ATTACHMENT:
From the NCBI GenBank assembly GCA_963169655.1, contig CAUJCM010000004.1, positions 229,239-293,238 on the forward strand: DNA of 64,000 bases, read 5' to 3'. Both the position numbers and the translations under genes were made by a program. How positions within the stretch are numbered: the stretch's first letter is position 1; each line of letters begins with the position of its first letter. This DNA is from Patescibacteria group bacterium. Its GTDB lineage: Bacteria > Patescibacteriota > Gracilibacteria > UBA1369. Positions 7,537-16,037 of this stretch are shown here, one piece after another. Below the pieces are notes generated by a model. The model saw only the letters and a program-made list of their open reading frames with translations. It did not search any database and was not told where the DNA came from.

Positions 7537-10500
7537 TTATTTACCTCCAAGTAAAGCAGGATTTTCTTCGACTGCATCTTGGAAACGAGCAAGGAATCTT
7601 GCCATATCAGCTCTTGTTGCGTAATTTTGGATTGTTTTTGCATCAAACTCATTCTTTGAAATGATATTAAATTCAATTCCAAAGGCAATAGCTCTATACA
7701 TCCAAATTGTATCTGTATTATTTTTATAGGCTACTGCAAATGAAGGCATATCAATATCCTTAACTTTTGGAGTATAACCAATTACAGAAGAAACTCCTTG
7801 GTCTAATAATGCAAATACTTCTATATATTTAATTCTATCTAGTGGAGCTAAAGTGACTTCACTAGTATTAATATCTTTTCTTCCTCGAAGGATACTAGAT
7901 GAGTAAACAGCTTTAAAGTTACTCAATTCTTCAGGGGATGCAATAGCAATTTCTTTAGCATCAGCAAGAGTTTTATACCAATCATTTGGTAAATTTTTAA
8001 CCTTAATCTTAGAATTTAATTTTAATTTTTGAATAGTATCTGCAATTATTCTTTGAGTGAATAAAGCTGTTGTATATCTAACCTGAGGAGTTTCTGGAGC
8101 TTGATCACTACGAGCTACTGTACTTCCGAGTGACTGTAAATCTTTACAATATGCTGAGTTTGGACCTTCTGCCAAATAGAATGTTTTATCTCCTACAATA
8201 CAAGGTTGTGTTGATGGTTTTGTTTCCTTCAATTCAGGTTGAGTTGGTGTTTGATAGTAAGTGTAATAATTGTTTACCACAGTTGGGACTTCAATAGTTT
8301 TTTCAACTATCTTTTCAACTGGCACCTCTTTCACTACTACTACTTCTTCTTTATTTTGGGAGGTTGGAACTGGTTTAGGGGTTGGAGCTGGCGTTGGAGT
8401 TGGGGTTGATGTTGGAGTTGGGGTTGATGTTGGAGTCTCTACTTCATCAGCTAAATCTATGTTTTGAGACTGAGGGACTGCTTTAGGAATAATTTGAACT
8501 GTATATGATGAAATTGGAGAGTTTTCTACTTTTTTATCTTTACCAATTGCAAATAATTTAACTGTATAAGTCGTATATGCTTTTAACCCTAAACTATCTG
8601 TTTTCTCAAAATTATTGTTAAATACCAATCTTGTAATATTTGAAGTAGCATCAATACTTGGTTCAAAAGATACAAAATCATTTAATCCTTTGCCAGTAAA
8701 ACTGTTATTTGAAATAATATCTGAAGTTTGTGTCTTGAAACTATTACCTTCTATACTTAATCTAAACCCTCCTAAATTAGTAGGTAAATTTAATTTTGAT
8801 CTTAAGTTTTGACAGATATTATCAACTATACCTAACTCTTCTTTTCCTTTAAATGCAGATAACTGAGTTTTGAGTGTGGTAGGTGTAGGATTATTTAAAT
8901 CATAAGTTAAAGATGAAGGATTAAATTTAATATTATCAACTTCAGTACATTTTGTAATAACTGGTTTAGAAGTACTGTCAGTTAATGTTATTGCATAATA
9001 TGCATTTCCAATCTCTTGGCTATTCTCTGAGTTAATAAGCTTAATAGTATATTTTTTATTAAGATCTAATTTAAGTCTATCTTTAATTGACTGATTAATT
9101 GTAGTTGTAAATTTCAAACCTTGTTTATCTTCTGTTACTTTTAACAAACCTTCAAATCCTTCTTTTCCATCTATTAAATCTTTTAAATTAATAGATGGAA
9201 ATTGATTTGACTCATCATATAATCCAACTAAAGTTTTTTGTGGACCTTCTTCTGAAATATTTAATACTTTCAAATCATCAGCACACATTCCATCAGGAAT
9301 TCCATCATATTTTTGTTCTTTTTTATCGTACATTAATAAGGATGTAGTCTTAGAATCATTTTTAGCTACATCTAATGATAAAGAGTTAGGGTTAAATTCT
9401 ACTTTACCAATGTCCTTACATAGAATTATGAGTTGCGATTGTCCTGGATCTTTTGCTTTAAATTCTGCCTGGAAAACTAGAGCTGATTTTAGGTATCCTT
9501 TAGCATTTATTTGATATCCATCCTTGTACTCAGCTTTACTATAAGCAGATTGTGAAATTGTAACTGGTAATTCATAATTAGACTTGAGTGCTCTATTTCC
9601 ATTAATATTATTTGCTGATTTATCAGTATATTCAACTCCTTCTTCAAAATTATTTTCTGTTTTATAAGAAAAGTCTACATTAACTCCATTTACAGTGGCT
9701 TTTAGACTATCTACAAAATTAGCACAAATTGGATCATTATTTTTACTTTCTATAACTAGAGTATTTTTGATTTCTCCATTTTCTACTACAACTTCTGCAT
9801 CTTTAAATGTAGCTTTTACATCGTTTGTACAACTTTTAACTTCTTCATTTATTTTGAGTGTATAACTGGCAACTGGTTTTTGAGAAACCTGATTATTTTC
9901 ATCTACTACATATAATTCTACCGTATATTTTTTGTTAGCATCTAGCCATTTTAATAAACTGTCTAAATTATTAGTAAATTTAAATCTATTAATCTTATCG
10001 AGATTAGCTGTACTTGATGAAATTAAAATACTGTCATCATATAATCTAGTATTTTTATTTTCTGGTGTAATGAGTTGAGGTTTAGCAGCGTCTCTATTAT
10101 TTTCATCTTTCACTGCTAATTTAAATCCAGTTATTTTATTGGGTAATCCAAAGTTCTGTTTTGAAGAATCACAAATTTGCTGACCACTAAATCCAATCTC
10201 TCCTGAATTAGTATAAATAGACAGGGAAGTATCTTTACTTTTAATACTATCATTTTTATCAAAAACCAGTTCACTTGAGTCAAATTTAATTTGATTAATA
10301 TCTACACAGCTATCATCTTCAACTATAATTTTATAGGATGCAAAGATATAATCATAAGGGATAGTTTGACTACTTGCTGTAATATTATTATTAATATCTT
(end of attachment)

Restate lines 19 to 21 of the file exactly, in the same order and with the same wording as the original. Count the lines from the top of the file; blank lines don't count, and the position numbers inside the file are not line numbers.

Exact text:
9101 GTAGTTGTAAATTTCAAACCTTGTTTATCTTCTGTTACTTTTAACAAACCTTCAAATCCTTCTTTTCCATCTATTAAATCTTTTAAATTAATAGATGGAA
9201 ATTGATTTGACTCATCATATAATCCAACTAAAGTTTTTTGTGGACCTTCTTCTGAAATATTTAATACTTTCAAATCATCAGCACACATTCCATCAGGAAT
9301 TCCATCATATTTTTGTTCTTTTTTATCGTACATTAATAAGGATGTAGTCTTAGAATCATTTTTAGCTACATCTAATGATAAAGAGTTAGGGTTAAATTCT